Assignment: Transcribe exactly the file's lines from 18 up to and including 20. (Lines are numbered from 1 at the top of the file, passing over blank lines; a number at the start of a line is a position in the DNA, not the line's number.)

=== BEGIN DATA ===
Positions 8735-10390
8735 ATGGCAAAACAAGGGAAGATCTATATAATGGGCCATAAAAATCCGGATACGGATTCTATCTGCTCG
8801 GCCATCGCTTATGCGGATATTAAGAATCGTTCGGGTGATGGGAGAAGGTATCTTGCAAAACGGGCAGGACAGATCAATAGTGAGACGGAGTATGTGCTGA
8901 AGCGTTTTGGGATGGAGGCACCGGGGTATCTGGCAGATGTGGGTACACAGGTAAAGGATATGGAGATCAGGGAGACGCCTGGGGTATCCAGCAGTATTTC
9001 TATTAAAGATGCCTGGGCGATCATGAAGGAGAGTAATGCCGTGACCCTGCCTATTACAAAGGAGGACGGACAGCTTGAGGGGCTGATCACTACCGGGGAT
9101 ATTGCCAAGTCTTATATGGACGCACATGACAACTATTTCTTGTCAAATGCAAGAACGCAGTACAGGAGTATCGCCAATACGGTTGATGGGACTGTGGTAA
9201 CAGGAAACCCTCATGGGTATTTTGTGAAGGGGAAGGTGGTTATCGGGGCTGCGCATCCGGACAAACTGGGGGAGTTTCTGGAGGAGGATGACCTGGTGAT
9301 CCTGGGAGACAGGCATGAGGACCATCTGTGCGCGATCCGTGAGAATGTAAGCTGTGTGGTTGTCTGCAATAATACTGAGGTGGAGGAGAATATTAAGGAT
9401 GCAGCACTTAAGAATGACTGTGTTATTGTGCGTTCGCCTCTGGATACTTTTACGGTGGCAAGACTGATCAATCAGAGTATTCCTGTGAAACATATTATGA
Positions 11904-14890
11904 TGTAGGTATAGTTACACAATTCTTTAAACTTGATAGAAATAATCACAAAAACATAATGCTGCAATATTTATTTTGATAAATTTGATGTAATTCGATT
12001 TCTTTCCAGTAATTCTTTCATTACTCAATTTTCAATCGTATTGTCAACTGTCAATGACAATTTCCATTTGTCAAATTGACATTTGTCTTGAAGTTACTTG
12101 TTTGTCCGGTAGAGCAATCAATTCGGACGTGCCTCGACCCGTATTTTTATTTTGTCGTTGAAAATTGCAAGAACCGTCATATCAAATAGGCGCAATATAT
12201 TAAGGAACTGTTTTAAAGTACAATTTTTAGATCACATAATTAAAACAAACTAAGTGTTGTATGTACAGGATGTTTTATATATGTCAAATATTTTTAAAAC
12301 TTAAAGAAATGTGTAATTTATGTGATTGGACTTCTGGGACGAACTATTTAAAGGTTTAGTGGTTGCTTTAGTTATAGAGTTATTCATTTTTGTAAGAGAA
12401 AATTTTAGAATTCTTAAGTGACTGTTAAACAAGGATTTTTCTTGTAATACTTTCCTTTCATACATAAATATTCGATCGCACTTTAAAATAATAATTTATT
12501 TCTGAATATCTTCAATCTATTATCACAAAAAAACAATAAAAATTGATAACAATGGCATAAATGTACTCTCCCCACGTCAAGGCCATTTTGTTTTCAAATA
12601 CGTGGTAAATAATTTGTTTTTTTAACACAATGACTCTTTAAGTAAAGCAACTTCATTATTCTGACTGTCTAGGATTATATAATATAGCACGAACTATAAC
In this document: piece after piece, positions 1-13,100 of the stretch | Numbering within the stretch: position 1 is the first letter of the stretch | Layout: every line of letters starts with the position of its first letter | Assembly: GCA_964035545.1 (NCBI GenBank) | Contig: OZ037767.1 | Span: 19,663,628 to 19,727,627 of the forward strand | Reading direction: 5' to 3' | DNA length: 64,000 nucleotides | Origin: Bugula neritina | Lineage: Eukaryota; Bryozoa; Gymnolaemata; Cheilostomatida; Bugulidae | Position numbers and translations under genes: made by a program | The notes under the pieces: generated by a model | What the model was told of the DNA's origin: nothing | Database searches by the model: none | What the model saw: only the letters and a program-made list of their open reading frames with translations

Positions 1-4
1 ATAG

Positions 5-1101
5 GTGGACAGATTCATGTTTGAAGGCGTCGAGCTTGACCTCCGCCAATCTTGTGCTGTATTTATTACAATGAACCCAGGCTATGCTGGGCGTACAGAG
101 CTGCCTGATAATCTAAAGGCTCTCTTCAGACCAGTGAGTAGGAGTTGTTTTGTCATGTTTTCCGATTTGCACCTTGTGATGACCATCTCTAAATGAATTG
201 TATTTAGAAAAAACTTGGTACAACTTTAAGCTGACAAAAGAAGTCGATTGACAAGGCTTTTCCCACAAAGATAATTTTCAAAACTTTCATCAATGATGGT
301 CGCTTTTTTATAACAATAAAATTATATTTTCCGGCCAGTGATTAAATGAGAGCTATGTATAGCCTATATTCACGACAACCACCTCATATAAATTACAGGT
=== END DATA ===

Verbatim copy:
12601 CGTGGTAAATAATTTGTTTTTTTAACACAATGACTCTTTAAGTAAAGCAACTTCATTATTCTGACTGTCTAGGATTATATAATATAGCACGAACTATAAC
In this document: piece after piece, positions 1-13,100 of the stretch | Numbering within the stretch: position 1 is the first letter of the stretch | Layout: every line of letters starts with the position of its first letter | Assembly: GCA_964035545.1 (NCBI GenBank) | Contig: OZ037767.1 | Span: 19,663,628 to 19,727,627 of the forward strand | Reading direction: 5' to 3' | DNA length: 64,000 nucleotides | Origin: Bugula neritina | Lineage: Eukaryota; Bryozoa; Gymnolaemata; Cheilostomatida; Bugulidae | Position numbers and translations under genes: made by a program | The notes under the pieces: generated by a model | What the model was told of the DNA's origin: nothing | Database searches by the model: none | What the model saw: only the letters and a program-made list of their open reading frames with translations

Positions 1-4